hfoGUI User Guide Draft

Posted by Geoff, Published: 5 years, 2 months ago (Updated: 5 years, 2 months ago)

This post will tell you everything you need to know about using the hfoGUI, from how to add personalized plots to visualize, to saving events of interest that you wish to use for a manuscript or further analysis. Be sure to provide feedback for how to improve the GUI. This was created with my workflow in mind, so it might be lacking simple things that make it better for everyone. I tried my best to optimize it so that it is able to work well on slower computers (with the use of PyQtGraph), if it is slow with your computer feel free to let me know so I know its limitations.

If you prefer to see a tutorial in a video format, feel free to check the YouTube video below. Keep in mind that I do provide more detailed explanations in this text-based tutorial.

Adding Graphs

You must first determine which session you'd like to analyze, then you will have to manually add the graphs to visualize. This is to provide the end-users with a tool that is as flexible as possible. hfoGUI is based off a GUI that I used to visualize High Frequency Oscillations (HFO's) during my research at Drexel University. However, that program only allowed you to visualize using three predetermined traces, a raw trace, a trace that is filtered within the "Ripple Band" (80 Hz - 250 Hz) and a trace that is filtered within the "Fast Ripple" band (250 Hz - 500 Hz). Although this method is great for visualizing HFO's, I felt like it would be beneficial to allow users to provide their own filtering options.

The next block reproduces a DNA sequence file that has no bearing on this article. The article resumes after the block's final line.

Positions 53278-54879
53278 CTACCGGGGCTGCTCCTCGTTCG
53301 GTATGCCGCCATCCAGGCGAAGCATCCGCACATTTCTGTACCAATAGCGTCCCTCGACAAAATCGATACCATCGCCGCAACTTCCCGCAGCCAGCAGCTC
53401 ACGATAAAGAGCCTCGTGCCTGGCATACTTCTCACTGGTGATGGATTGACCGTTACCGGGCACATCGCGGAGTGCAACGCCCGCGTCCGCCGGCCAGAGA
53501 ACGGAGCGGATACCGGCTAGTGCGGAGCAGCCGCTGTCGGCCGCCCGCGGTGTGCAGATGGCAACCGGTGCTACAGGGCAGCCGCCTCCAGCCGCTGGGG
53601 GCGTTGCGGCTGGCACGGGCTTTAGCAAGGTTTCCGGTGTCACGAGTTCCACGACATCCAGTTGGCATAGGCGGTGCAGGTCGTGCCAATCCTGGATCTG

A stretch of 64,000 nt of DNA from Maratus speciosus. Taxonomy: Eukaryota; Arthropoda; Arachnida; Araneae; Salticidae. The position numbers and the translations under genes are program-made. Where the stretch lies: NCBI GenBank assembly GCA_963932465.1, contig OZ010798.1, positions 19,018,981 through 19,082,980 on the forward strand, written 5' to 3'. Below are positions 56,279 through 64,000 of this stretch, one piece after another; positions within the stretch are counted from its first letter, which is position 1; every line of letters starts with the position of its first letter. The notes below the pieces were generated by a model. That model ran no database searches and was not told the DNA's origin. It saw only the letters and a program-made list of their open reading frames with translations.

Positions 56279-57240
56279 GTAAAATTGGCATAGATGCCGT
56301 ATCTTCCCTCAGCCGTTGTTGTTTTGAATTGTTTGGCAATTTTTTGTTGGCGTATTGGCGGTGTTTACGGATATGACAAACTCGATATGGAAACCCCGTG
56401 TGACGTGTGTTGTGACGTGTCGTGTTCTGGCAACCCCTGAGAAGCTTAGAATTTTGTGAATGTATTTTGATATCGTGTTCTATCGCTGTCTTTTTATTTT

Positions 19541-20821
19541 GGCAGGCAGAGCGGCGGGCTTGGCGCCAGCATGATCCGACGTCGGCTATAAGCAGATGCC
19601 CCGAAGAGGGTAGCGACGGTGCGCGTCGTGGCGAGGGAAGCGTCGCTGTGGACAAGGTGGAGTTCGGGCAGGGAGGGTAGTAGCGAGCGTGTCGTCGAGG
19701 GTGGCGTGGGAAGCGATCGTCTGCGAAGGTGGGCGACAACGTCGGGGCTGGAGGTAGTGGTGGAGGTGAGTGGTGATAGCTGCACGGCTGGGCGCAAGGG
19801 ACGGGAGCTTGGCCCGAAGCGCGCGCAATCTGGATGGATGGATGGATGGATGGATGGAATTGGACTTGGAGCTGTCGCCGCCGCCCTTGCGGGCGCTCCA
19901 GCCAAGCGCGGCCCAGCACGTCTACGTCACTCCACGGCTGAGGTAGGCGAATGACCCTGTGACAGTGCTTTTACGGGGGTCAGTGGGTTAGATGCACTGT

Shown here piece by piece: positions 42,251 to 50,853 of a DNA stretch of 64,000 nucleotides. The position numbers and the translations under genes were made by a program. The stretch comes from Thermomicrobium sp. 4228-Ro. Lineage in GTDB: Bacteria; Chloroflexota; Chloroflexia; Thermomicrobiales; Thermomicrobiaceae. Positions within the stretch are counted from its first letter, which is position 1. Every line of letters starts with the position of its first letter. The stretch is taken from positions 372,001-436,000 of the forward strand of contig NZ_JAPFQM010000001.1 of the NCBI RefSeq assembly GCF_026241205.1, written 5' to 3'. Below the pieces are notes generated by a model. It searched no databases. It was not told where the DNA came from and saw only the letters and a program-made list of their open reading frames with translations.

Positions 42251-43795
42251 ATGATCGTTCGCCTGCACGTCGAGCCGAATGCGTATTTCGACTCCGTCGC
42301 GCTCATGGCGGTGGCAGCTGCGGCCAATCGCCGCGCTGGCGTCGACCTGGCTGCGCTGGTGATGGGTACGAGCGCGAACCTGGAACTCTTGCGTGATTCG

1. Before adding plots, you will need to press the "Graph Settings" button in the bottom of the Main Window. After pressing that button you will see the Graph Settings Window pop-up, pictured below.
  2. To add a graph to the Main Window, you will begin by selecting the source that you wish to plot. This data will be in the Tint format, thus you will likely have options such as: .eeg, .eeg2, .egf, .egf2, and etc. I suggest choosing one of the .egf options as it is sampled at 4.8 kHz, as it has a higher sampling rate than the .eeg files (sampled at 250 Hz). If you are using hfoGUI to visualize HFO's, you will be required to use the .egf's exclusively as the upper bounds of an HFO is ~500 Hz. Nyquist rate states that the sampling rate must be at least twice highest frequency present in the signal. Therefore, 250 Hz from the .eeg files will not be sufficient to properly visualize entire HFO frequency spectrum. Note: speed is a source. However, to use this you must also choose the appropriate "Arena" value that corresponds to this session's data. Each Arena has a varying pixel-per-meter value that will be used to convert the positions from pixels to centimeters. In the current state, you will have to choose between the current Arenas, which are likely only convenient for my lab. In the near future I will likely replace this field with a "Pixel Per Meter" field. If you are trying to use hfoGUI and the Pixel Per Meter field is not there, feel free to clone the project from GitHub and add your own Arena values, or choose the one with the closest pixel-per-meter value.